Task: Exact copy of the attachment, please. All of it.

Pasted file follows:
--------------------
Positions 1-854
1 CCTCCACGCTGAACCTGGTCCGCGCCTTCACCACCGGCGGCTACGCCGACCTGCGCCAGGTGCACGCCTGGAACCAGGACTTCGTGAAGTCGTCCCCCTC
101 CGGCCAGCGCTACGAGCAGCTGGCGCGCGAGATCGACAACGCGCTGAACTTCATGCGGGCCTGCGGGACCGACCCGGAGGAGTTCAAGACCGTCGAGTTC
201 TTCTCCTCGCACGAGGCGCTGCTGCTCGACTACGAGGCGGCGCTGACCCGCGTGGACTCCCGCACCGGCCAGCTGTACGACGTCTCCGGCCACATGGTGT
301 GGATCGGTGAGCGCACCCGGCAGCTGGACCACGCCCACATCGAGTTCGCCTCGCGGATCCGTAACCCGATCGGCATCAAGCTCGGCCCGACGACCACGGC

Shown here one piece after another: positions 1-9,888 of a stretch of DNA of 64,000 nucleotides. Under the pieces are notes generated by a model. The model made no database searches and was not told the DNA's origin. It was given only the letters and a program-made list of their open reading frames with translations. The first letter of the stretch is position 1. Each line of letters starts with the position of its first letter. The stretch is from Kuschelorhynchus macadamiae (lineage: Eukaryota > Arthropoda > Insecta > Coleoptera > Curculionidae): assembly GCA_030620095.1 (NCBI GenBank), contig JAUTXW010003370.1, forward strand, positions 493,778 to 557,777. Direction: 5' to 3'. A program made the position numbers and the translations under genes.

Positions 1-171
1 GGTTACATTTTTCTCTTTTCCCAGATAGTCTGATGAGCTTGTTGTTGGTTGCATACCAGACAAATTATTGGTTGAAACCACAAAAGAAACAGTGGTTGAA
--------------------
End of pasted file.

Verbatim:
Positions 1-854
1 CCTCCACGCTGAACCTGGTCCGCGCCTTCACCACCGGCGGCTACGCCGACCTGCGCCAGGTGCACGCCTGGAACCAGGACTTCGTGAAGTCGTCCCCCTC
101 CGGCCAGCGCTACGAGCAGCTGGCGCGCGAGATCGACAACGCGCTGAACTTCATGCGGGCCTGCGGGACCGACCCGGAGGAGTTCAAGACCGTCGAGTTC
201 TTCTCCTCGCACGAGGCGCTGCTGCTCGACTACGAGGCGGCGCTGACCCGCGTGGACTCCCGCACCGGCCAGCTGTACGACGTCTCCGGCCACATGGTGT
301 GGATCGGTGAGCGCACCCGGCAGCTGGACCACGCCCACATCGAGTTCGCCTCGCGGATCCGTAACCCGATCGGCATCAAGCTCGGCCCGACGACCACGGC

Shown here one piece after another: positions 1-9,888 of a stretch of DNA of 64,000 nucleotides. Under the pieces are notes generated by a model. The model made no database searches and was not told the DNA's origin. It was given only the letters and a program-made list of their open reading frames with translations. The first letter of the stretch is position 1. Each line of letters starts with the position of its first letter. The stretch is from Kuschelorhynchus macadamiae (lineage: Eukaryota > Arthropoda > Insecta > Coleoptera > Curculionidae): assembly GCA_030620095.1 (NCBI GenBank), contig JAUTXW010003370.1, forward strand, positions 493,778 to 557,777. Direction: 5' to 3'. A program made the position numbers and the translations under genes.

Positions 1-171
1 GGTTACATTTTTCTCTTTTCCCAGATAGTCTGATGAGCTTGTTGTTGGTTGCATACCAGACAAATTATTGGTTGAAACCACAAAAGAAACAGTGGTTGAA